The Local Journal, The African Researcher And The Article-Level Metric

Allan Mwesiga | PLoS | July 17, 2012

In the third post of a short series reflecting on last month’s Getting in the Access Loop webinar organised by the Humanitarian Centre, HIFA2015 and PLoS, Allan Mwesiga from the Pan African Medical Journal discusses the role of the local journal in the internet age.

As local journals struggle to build a competitive internet presence that will make them more accessible to their primary local audience, a drop in submissions as internationally competitive migration (a trend in which authors from developing countries submit manuscripts to international journals) starts to take hold is imminent.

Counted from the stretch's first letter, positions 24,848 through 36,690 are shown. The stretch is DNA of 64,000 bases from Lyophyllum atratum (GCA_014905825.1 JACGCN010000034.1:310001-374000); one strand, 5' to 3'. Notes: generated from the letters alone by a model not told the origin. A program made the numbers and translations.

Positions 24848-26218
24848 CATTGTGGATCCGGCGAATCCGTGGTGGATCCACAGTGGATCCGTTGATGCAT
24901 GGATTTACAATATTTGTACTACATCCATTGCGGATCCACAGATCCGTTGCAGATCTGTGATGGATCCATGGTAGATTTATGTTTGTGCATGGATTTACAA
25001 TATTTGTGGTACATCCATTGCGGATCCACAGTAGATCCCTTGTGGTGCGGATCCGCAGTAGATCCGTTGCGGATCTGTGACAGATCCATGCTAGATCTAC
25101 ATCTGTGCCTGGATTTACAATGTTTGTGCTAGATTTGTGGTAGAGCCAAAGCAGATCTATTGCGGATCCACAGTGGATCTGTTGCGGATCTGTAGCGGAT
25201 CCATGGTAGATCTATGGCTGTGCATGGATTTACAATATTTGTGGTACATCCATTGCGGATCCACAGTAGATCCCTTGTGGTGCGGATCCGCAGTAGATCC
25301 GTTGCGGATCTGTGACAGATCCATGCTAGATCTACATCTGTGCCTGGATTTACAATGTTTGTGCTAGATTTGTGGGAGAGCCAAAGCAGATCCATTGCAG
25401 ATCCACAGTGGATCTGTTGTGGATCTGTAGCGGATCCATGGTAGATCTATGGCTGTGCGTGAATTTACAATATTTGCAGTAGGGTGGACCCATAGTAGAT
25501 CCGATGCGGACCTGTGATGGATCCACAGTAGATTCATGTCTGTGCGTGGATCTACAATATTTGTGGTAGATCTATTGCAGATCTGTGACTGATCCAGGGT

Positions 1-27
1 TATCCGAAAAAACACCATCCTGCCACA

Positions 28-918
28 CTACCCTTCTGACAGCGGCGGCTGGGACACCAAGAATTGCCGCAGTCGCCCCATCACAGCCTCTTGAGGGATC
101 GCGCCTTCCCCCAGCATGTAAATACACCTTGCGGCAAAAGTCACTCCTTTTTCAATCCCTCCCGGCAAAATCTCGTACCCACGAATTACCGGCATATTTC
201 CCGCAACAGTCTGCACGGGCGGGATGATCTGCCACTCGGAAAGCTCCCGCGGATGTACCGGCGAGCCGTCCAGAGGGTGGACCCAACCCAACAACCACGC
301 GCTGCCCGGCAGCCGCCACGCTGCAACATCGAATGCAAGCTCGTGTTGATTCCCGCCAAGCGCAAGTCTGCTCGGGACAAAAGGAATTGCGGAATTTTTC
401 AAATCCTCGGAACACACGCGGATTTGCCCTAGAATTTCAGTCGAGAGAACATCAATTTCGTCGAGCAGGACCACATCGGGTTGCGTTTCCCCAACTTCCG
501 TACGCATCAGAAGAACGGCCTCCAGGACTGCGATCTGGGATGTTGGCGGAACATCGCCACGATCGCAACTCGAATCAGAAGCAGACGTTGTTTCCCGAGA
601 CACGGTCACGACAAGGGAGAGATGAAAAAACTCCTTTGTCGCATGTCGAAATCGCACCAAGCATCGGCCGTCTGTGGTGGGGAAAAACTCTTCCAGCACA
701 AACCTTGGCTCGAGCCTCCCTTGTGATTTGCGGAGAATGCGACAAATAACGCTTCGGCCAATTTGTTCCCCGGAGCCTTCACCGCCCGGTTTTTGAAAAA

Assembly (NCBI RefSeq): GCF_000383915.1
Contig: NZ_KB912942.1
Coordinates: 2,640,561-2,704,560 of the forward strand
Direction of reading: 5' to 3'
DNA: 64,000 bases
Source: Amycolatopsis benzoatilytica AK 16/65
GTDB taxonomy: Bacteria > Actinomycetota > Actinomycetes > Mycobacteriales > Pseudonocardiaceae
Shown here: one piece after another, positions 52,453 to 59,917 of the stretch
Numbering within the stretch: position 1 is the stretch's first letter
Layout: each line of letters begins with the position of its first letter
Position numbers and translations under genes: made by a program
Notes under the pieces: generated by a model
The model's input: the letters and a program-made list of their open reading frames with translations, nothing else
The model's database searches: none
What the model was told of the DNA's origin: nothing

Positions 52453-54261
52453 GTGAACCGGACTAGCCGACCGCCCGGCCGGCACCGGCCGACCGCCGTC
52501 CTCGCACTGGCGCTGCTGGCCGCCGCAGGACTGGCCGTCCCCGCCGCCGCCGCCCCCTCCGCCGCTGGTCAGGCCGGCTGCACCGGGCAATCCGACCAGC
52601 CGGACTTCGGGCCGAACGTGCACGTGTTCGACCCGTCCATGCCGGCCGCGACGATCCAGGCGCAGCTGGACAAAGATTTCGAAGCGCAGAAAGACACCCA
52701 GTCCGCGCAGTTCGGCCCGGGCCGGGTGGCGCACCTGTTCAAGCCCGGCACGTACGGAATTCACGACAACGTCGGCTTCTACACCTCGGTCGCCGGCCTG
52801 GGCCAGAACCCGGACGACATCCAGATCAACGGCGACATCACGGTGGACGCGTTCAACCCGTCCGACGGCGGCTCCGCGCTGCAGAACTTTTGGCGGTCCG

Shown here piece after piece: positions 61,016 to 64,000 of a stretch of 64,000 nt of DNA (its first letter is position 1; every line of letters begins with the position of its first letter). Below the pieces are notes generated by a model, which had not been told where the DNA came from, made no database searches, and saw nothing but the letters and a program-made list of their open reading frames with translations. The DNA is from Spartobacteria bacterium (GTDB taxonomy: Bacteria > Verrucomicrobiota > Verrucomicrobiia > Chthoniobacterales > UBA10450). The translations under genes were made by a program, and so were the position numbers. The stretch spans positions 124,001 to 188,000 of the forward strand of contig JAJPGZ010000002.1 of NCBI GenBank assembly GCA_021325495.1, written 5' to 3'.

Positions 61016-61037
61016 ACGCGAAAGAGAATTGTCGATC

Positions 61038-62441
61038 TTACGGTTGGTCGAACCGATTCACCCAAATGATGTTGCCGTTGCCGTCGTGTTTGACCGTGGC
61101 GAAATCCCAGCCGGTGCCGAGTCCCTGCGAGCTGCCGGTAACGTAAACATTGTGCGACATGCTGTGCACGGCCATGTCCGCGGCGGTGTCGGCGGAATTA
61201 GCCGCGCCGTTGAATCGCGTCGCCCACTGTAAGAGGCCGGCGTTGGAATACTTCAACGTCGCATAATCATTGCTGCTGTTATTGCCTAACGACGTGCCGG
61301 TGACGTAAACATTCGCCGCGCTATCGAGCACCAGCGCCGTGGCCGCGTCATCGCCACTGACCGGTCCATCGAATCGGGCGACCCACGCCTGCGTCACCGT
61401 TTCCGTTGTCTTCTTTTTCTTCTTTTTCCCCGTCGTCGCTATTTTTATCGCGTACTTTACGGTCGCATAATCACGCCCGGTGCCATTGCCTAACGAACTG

A strong internet presence, a rapid increase in internet connectivity in Africa and a variety of incentives are making access to international journals increasingly easy for researchers from the developing world. At the same time, the “local”-“international” divide is being undermined by one of the very same factors, namely internet connectivity. It is becoming “less appropriate in an electronic world” to use this classification. The divide is, at present, still in force and is increasingly a blurry distinction; what exactly qualifies one journal as being local and another as international? Is it geographical or, perhaps, institutional?